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Al Davis of Oakland Raiders Named AFL Coach of the Year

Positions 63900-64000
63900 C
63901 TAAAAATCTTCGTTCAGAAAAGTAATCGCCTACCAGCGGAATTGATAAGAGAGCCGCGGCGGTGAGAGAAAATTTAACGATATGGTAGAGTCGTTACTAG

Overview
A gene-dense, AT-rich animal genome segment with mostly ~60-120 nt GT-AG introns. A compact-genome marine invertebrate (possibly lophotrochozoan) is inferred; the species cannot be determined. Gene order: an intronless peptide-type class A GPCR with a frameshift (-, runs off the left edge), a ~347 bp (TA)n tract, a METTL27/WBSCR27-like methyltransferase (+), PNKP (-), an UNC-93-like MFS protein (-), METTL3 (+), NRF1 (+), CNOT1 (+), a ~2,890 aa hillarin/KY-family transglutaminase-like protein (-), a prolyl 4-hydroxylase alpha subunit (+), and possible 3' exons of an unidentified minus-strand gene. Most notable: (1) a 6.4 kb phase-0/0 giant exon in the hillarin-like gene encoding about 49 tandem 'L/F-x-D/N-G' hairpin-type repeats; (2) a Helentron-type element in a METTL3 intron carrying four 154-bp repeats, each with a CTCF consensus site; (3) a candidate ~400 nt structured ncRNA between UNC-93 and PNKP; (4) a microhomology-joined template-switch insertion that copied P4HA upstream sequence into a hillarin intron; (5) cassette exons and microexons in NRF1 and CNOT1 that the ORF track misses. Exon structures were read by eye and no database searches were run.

Dec. 18, 1963 - Al Davis, a dynamic young man who lifted the Oakland Raiders from the cellar to a pennant-contending role in one year, has been named Coach of the Year in the American Football League by a panel of 24 sportswriters and sportscasters for The Associated Press. Davis, 34, moved to Oakland and a sorry situation last Jan. 19 after spending three years as an assistant to Sid Gillman, San Diego coach. Taking over as both coach and general manager, Davis quickly signed Art Powell, a top pass receiver who had played out his option with the old New York Titans. Under Davis, the Oakland club made a dramatic recovery from a sorry 1-13 season in 1962. Last year’s team had lost 13 in a row until it beat Boston in its finale. Going into the final week of the 1963 season, the Raiders (9-4) still had a chance to tie San Diego for the Western Division championship. “I think the most important thing was the receptiveness of the players to our approach to football,” said Davis. “Our approach was a dedication to the desire to build an image we all would be proud of on and off the field. We had a lot of players who decided they had the same goal in mind.” In addition to the acquisition of Powell, Davis switched Bo Roberson, the Olympic broad jump silver medalist, from running back to flanker. He lured defensive back Joe Krakeski out of retirement and helped quarterback Tom Flores find his way back after missing a season due to a lung infection. “After we won our first two, we lost four in a row,” said Davis. “They were all close games. The one thing we never did was panic. We just had to keep going because we would improve as we get to know each other and the system. We think we’ll improve with experience in 1964. Being together a year, knowing each other better, intelligence, confidence will help.”



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